Delegate Name: Claire Williams
Inequality In International Criminal Prosecutions
Republic of Indonesia
Forest Hills Eastern
The negative effect of inequality in international criminal prosecutions caused the most crimes committed in the twentieth century, because of the high crime cases. The International Criminal Court (ICC) was established on July 17, 1998, to prevent further mass genocide, international wars and etc. The ICC created a permanent organization to prosecute the most serious crimes committed in their territory. One specific effect of the ICC is The Nuremberg and Tokyo Tribunals from World War II. In 1945, the Allied powers led the trial of Imperial Japan and Nazi Germany. They accused the Axis powers of torture and planned murder. On trial, the victors set standards for crimes against humanity, and enforced international law. The United Nations General Assembly created the Convention on the Prevention and Punishment of the Crime of Genocide a permanent group to stop deals of this from ever happening again. The Cold War, however, created international criminal justice. The United Nations at the end of the Cold War introduced ad hoc tribunals. The ad hoc tribunals were created by the United Nations Security Council to stop any crimes like the ones in Yugoslavia and in Rwanda. The event of the Cold War was a major factor in the ICC and later created the ICC in the summer of 1998.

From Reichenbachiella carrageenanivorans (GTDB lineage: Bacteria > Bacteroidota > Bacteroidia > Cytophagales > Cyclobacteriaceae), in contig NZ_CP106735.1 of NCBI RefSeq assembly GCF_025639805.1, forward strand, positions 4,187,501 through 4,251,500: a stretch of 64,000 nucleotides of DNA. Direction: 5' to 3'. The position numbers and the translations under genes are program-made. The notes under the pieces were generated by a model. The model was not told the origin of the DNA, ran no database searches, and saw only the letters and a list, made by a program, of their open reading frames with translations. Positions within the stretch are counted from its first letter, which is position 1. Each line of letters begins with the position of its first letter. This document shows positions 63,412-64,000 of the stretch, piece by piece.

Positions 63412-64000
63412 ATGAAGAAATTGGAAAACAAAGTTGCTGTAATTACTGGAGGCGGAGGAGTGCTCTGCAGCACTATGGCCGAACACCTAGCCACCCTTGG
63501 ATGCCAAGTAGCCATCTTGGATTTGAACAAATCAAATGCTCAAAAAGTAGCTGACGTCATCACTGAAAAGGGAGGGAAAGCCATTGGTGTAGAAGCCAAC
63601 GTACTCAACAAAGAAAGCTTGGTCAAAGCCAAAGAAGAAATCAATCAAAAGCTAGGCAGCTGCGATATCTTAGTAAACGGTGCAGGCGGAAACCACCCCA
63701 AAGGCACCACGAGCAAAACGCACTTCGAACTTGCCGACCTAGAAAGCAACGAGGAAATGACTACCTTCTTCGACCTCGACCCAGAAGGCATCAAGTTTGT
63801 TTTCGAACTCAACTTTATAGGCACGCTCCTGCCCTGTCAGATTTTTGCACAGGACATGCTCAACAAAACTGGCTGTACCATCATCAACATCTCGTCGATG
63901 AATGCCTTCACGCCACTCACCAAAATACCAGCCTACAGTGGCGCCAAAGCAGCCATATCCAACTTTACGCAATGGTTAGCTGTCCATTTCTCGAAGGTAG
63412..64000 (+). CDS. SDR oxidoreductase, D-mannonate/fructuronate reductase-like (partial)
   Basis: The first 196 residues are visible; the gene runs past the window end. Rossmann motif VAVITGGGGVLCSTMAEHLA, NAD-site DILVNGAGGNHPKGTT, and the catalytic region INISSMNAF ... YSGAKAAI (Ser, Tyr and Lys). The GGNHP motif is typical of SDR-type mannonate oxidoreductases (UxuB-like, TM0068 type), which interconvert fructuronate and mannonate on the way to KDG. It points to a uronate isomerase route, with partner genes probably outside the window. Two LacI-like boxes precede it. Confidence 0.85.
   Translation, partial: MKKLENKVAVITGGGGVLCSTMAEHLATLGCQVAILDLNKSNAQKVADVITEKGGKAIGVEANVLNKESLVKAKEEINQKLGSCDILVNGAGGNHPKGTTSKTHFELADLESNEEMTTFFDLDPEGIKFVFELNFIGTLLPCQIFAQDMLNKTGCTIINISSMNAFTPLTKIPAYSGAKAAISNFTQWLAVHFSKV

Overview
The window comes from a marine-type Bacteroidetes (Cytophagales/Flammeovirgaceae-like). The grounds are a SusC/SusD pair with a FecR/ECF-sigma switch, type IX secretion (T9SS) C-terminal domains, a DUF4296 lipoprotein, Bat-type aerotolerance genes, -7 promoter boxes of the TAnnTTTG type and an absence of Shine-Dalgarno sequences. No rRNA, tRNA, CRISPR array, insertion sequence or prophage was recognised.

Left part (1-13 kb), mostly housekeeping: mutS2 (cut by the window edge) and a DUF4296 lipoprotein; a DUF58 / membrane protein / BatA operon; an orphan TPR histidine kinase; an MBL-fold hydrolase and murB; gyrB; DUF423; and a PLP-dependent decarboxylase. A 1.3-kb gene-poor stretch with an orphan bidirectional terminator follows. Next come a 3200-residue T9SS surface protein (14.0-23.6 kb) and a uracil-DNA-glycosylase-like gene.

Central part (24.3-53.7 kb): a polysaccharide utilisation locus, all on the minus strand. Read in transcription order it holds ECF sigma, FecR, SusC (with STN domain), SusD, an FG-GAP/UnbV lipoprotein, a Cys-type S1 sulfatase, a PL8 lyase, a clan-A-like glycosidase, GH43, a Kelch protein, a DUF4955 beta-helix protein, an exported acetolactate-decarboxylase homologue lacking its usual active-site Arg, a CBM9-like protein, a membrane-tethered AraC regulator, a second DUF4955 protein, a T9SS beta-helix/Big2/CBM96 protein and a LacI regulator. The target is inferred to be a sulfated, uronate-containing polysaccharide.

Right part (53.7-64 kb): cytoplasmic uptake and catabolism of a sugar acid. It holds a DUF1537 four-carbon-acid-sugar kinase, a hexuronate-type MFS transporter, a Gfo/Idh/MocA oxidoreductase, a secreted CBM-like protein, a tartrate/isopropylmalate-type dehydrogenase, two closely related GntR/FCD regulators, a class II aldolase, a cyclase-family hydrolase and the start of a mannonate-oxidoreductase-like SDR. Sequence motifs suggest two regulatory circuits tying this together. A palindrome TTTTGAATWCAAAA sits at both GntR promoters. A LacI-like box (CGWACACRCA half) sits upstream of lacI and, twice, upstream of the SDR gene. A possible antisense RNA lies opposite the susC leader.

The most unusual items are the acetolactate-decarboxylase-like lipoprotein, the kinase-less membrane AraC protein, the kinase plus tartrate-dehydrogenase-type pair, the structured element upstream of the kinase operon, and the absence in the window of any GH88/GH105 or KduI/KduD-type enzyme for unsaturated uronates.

The Republic of Indonesia helped partake actively in the creation of the International Criminal Court. Indonesia sent a delegate to the Rome Diplomatic Conference in July 1988, where the Rome Statute was created. The Rome Statute is a treaty created by the ICC allowing states which have jurisdiction over it to prosecute or investigate the perpetrators of international crimes. Indonesia did not sign or ratify the Rome Statute, understanding the nation already has the legal instruments necessary to protect the citizens. Since Indonesia did not sign the Rome Statute, the ICC looks at Indonesia as a non-state party. As such, Indonesia does not have any help or connections to the ICC. Indonesia has tried multiple times to ratify the Rome Statute but has missed the deadline twice in 2000 and 2005 to commit to the Human Right Action Plan of Indonesia.
The Republic of Indonesia has not taken any action against the UN and has remained very silent about inequality in international criminal prosecutions. Indonesia wishes to stay sovereign and not reliant upon other countries for diplomatic issues. Indonesia has taken some actions nationally with the government investigating and prosecuting officials who committed an abuse of human rights. UN concerns about human right abuse in Indonesia helps bring light to the abuse of human rights all over the Indonesian islands.